Capture multiple photos
As I mentioned earlier, stock photography is about numbers. So to ensure that you capture as many sellable photos as possible you should look to maximise every possible location that you will be at. For example, if you are photographing a famous landmark, once you have finished photographing it, look around the vicinity to see if there are other things that you can capture. People, details, statues and even street signs might all sell as stock photos. If you just photographed the landmark and left, you might have 5 photos to sell. But if you spend a few extra minutes photographing the surrounding area, you might have 2o to sell.
Think about every photo
Whilst it is important to capture as many shots as possible, it is also vital that they are great photos. Because if your photos are not good enough they will not sell. Try to think about every photo as you would if it was your glamorous sunrise or sunset shot. Spend time looking and thinking about the composition and try to make every photo the best that it can be. Don’t just settle for any photo if you can capture a better one.
Think about ROI
If you want to build a successful photography business you need to start thinking of it as a business. That means that every shoot that you decide to undertake should be done so with an eye on the return that you will get on your investment. For example, you might have a desire to photograph that remote island in the middle of the Pacific. But is it going to make enough money from stock photo sales not only to cover the cost of your trip but actually make you money? One of the best strategies is to photograph things that are close to your home that require little effort and money to capture.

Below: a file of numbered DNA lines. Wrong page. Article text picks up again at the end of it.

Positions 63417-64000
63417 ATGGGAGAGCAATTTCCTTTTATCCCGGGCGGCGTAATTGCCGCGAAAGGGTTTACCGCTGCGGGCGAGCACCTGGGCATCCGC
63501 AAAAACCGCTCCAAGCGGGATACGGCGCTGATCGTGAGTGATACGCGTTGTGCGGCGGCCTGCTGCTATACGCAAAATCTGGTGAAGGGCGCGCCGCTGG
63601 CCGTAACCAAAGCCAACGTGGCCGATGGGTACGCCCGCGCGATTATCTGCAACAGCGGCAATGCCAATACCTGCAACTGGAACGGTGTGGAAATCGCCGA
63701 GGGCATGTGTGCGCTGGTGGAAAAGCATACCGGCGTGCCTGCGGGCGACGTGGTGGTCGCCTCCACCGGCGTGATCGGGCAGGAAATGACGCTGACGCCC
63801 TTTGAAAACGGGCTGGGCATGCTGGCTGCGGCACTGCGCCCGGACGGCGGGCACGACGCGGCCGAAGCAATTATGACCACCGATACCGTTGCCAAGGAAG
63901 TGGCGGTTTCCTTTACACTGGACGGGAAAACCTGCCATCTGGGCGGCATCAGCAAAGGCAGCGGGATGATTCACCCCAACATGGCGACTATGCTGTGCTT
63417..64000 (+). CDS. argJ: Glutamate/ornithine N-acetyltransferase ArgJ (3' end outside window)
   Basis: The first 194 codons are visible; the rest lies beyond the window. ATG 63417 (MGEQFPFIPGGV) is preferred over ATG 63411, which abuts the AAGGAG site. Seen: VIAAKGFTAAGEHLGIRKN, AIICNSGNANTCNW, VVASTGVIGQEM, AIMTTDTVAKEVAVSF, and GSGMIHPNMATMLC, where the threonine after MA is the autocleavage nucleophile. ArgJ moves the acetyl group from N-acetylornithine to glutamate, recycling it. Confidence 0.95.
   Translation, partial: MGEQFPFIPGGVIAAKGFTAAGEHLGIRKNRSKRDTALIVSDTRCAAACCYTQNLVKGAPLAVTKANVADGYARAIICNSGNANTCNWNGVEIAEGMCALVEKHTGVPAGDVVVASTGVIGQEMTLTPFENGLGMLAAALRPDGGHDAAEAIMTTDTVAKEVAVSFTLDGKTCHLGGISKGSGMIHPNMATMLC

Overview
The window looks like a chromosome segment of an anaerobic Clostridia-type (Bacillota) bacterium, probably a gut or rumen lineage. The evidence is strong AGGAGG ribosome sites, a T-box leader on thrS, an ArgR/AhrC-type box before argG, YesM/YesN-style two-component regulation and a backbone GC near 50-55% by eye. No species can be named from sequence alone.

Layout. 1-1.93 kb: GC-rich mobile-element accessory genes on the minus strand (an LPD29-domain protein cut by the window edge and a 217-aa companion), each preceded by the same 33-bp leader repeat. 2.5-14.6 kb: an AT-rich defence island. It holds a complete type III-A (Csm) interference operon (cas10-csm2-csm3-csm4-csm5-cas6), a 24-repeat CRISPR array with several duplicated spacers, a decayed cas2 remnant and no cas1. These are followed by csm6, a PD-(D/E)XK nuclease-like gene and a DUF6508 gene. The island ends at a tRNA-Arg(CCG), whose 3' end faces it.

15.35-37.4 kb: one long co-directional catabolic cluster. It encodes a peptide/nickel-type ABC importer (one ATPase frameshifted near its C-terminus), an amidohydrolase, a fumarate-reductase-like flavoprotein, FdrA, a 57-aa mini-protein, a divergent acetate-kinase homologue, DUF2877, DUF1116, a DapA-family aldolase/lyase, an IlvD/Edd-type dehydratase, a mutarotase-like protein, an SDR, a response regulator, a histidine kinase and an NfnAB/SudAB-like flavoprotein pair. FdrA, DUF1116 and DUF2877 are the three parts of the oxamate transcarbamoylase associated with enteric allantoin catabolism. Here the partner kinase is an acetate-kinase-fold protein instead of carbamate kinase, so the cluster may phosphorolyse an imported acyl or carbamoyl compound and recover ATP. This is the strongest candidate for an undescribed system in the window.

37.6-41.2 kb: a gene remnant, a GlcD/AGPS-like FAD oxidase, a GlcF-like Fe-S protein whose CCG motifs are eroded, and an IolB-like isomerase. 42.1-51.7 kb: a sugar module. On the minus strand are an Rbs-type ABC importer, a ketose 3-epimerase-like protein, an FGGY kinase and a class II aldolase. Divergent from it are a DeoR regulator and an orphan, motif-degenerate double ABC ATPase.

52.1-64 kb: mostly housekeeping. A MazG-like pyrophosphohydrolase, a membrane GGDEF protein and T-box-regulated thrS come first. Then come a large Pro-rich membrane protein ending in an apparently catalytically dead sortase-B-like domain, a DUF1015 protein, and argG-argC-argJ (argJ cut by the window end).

Picture the story
Travel photography is about telling stories and transporting the viewer on a journey. If you can picture what and where a photo might be used, you’ll often end up with more sellable photos. For example, a landscape photo gives a completely different message when there is a hiker walking in the scene. Whereas one might be saying tranquillity and a beautiful view, the other might be saying adventure. You can, of course, try to capture multiple stories in the same scene, thus maximizing your output.
Capture it the first time
Don’t ever assume that you will be able to recreate any photographic scenario. So if the opportunity presents itself, take the photo. You can always re-shoot it again if you have a chance. For example, you may get to a location and the light is not favourable. So you are tempted to not even bother taking the photo and aim to come back. But if for some reason you can’t then you have missed out on that shot altogether. So always remember to shoot at the first chance you get. Then if you get a chance, shoot it better at another time.